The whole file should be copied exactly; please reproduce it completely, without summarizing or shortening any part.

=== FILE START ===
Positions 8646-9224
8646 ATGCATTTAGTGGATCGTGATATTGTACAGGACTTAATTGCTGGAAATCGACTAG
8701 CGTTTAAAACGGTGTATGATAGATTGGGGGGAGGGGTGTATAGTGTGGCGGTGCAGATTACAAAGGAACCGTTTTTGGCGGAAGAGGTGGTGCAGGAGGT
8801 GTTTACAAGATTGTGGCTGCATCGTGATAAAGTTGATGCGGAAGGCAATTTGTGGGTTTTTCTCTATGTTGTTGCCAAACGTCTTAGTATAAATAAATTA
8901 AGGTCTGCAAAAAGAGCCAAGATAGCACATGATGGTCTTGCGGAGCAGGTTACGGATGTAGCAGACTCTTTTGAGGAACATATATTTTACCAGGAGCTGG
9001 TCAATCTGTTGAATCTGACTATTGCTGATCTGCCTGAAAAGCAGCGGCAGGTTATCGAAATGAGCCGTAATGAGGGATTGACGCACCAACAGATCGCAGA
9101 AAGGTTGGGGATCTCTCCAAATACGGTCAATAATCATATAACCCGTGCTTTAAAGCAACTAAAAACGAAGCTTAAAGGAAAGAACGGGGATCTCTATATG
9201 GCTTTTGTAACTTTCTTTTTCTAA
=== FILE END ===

Positions 8646-9224
8646 ATGCATTTAGTGGATCGTGATATTGTACAGGACTTAATTGCTGGAAATCGACTAG
8701 CGTTTAAAACGGTGTATGATAGATTGGGGGGAGGGGTGTATAGTGTGGCGGTGCAGATTACAAAGGAACCGTTTTTGGCGGAAGAGGTGGTGCAGGAGGT
8801 GTTTACAAGATTGTGGCTGCATCGTGATAAAGTTGATGCGGAAGGCAATTTGTGGGTTTTTCTCTATGTTGTTGCCAAACGTCTTAGTATAAATAAATTA
8901 AGGTCTGCAAAAAGAGCCAAGATAGCACATGATGGTCTTGCGGAGCAGGTTACGGATGTAGCAGACTCTTTTGAGGAACATATATTTTACCAGGAGCTGG
9001 TCAATCTGTTGAATCTGACTATTGCTGATCTGCCTGAAAAGCAGCGGCAGGTTATCGAAATGAGCCGTAATGAGGGATTGACGCACCAACAGATCGCAGA
9101 AAGGTTGGGGATCTCTCCAAATACGGTCAATAATCATATAACCCGTGCTTTAAAGCAACTAAAAACGAAGCTTAAAGGAAAGAACGGGGATCTCTATATG
9201 GCTTTTGTAACTTTCTTTTTCTAA